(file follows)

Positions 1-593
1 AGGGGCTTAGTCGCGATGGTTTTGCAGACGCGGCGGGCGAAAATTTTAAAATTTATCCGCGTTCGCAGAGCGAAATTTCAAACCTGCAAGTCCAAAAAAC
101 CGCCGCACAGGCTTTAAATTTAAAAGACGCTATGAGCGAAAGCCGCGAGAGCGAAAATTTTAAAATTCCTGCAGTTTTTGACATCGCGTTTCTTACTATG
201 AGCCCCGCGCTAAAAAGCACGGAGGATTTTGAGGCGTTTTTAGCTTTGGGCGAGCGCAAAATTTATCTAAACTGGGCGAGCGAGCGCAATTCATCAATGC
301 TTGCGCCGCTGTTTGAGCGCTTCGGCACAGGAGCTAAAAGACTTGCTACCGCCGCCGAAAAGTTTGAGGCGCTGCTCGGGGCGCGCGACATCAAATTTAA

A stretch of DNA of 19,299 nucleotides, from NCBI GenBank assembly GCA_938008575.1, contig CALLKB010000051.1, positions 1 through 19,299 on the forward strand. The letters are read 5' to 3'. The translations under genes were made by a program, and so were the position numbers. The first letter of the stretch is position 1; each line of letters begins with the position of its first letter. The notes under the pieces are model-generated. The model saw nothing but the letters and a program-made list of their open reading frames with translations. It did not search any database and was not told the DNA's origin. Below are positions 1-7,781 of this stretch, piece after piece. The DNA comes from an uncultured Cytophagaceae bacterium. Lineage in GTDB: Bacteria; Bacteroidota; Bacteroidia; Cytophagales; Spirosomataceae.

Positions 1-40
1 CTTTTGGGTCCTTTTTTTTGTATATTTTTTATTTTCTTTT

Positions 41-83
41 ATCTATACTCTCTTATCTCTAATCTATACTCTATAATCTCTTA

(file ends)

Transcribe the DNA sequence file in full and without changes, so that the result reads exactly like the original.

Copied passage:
Positions 1-593
1 AGGGGCTTAGTCGCGATGGTTTTGCAGACGCGGCGGGCGAAAATTTTAAAATTTATCCGCGTTCGCAGAGCGAAATTTCAAACCTGCAAGTCCAAAAAAC
101 CGCCGCACAGGCTTTAAATTTAAAAGACGCTATGAGCGAAAGCCGCGAGAGCGAAAATTTTAAAATTCCTGCAGTTTTTGACATCGCGTTTCTTACTATG
201 AGCCCCGCGCTAAAAAGCACGGAGGATTTTGAGGCGTTTTTAGCTTTGGGCGAGCGCAAAATTTATCTAAACTGGGCGAGCGAGCGCAATTCATCAATGC
301 TTGCGCCGCTGTTTGAGCGCTTCGGCACAGGAGCTAAAAGACTTGCTACCGCCGCCGAAAAGTTTGAGGCGCTGCTCGGGGCGCGCGACATCAAATTTAA

A stretch of DNA of 19,299 nucleotides, from NCBI GenBank assembly GCA_938008575.1, contig CALLKB010000051.1, positions 1 through 19,299 on the forward strand. The letters are read 5' to 3'. The translations under genes were made by a program, and so were the position numbers. The first letter of the stretch is position 1; each line of letters begins with the position of its first letter. The notes under the pieces are model-generated. The model saw nothing but the letters and a program-made list of their open reading frames with translations. It did not search any database and was not told the DNA's origin. Below are positions 1-7,781 of this stretch, piece after piece. The DNA comes from an uncultured Cytophagaceae bacterium. Lineage in GTDB: Bacteria; Bacteroidota; Bacteroidia; Cytophagales; Spirosomataceae.

Positions 1-40
1 CTTTTGGGTCCTTTTTTTTGTATATTTTTTATTTTCTTTT

Positions 41-83
41 ATCTATACTCTCTTATCTCTAATCTATACTCTATAATCTCTTA